Fahrenheit 451 And Technology

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Ray Bradbury was the author of countless stories, but perhaps his most iconic is the controversial Fahrenheit 451. This frequently banned book about the banning of books outlines a dystopian future where television and radio have replaced reading and walking and the government is most certainly not the friend of the learned. Bradbury created a world at once fantastic and believable that resonates even more in today’s age of smartphones and video streaming.

The question that comes to many readers’ minds is this: What prompted Bradbury, in the 1950s, to write a book about intrusive technology? To find the answer, it is necessary to look at both his childhood and the events surrounding the book’s publication in 1953.

Ray Bradbury was born
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The book depicts a future where reading is “bad” and no one is interested in doing it. In the real world, the number of adults who read for pleasure has been falling for a long time. According to the National Endowment of the Arts, the number of reading adults fell by 7% between 1992 and 2002. As predicted by Ray Bradbury, this decline has been attributed to the rise of technology. He also succeeded in predicting such things as the rise of the flat screen television through his “parlor walls” and earbuds through his “thimble radios”. He had seen great innovation in his life. He simply changed the inventions to a logical future form. Most importantly, though, his predictions depicted a world obsessed with screens, such as the one we live in today. The roots of this addiction were already apparent to him early in the age of television. People had begun to form routines around TV programs and multitask with technology. This prompted him to write Fahrenheit 451 as a warning of what could happen if those habits continued.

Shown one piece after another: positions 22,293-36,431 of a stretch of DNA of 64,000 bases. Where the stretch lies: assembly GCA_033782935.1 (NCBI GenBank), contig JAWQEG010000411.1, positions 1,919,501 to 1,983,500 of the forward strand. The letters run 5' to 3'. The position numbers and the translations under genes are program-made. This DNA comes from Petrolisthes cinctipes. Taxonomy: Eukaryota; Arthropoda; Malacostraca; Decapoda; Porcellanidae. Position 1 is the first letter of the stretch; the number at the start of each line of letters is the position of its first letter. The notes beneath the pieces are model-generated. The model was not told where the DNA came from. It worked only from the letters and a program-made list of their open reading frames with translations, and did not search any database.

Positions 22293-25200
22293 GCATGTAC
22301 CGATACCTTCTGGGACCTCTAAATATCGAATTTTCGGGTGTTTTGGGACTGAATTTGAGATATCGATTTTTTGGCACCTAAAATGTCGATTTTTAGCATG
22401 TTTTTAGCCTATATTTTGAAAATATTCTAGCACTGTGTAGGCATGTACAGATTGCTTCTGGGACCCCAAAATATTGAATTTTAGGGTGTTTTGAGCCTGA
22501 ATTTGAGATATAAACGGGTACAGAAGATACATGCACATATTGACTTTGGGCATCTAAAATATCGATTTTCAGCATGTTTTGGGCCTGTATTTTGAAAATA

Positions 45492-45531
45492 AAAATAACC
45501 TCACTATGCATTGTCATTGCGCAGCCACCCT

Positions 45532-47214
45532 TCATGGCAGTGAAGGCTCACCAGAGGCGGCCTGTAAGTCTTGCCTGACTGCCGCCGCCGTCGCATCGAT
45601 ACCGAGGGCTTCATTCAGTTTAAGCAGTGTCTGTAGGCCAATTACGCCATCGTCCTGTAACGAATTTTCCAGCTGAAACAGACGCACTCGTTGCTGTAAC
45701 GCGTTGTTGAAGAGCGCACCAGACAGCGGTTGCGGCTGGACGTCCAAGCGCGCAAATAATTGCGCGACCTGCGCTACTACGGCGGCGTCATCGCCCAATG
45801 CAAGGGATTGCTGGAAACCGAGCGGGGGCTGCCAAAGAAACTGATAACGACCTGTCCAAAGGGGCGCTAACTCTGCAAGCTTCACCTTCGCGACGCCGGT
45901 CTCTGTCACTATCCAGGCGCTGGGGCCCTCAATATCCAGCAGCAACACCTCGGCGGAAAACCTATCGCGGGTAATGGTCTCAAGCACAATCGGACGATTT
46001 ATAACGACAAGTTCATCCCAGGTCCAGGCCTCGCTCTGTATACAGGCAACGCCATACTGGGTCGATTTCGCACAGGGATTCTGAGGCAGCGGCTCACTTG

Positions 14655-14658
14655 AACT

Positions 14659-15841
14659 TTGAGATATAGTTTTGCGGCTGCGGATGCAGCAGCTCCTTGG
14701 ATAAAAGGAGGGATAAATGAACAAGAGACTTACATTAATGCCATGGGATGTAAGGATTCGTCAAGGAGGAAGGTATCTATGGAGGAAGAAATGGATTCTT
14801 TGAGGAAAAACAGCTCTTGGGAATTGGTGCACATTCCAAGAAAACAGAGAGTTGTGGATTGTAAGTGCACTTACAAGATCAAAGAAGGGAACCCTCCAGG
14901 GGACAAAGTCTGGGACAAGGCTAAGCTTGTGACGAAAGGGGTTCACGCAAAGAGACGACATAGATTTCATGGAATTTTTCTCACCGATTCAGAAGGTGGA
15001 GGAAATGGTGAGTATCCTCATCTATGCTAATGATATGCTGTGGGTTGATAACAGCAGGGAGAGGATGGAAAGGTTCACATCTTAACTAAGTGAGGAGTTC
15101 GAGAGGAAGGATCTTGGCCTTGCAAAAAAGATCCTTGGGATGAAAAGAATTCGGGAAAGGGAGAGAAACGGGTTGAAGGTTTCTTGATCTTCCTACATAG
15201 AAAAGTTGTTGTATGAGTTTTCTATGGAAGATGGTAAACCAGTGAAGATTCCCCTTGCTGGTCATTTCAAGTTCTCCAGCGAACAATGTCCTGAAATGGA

Ray Bradbury put a lot of himself into his book. Every facet of the story was drawn from some change he saw occurring around him. He witnessed the dramatic shift radio and television were bringing to the lives of many people and, as a cautionary statement, he illustrated a world of extreme tech use. The only question now is this: Will we listen to his advice, or continue to abandon literature for the television, computers, and
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